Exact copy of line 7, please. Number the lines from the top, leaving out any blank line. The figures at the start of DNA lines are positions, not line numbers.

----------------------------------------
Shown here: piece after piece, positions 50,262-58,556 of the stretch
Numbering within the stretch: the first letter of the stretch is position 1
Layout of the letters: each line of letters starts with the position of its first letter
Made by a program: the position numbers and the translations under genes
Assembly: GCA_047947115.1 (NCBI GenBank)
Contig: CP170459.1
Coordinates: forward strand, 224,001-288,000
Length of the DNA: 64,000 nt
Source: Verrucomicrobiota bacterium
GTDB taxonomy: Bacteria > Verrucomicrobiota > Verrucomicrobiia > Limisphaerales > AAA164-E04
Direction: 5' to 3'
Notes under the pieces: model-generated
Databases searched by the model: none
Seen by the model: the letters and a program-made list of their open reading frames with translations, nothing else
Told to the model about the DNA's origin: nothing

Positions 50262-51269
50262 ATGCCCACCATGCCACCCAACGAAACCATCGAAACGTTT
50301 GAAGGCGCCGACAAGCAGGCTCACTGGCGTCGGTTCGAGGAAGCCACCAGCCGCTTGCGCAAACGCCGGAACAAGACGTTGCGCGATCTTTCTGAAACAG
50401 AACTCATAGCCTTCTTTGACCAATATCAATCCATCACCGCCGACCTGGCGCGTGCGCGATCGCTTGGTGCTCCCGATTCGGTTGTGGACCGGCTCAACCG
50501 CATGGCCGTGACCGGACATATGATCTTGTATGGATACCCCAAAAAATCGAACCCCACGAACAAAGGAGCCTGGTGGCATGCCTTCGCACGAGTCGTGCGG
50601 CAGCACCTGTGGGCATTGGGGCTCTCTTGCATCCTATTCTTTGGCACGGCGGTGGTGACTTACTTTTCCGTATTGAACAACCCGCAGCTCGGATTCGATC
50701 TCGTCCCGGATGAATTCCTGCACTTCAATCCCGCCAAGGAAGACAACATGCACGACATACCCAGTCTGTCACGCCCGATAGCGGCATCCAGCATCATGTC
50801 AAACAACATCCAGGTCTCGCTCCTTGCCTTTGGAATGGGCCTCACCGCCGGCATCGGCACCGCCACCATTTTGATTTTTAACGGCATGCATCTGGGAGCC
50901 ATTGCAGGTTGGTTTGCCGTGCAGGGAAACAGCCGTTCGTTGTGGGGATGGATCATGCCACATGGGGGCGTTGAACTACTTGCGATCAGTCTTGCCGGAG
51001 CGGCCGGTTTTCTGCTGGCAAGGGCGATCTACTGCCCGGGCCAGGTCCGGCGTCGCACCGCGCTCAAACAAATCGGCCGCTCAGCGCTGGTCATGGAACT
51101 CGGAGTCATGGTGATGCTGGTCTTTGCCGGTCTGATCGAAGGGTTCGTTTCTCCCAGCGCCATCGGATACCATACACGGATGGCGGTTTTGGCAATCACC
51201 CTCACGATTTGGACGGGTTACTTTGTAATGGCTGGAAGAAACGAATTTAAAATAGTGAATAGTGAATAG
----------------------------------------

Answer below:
Coordinates: forward strand, 224,001-288,000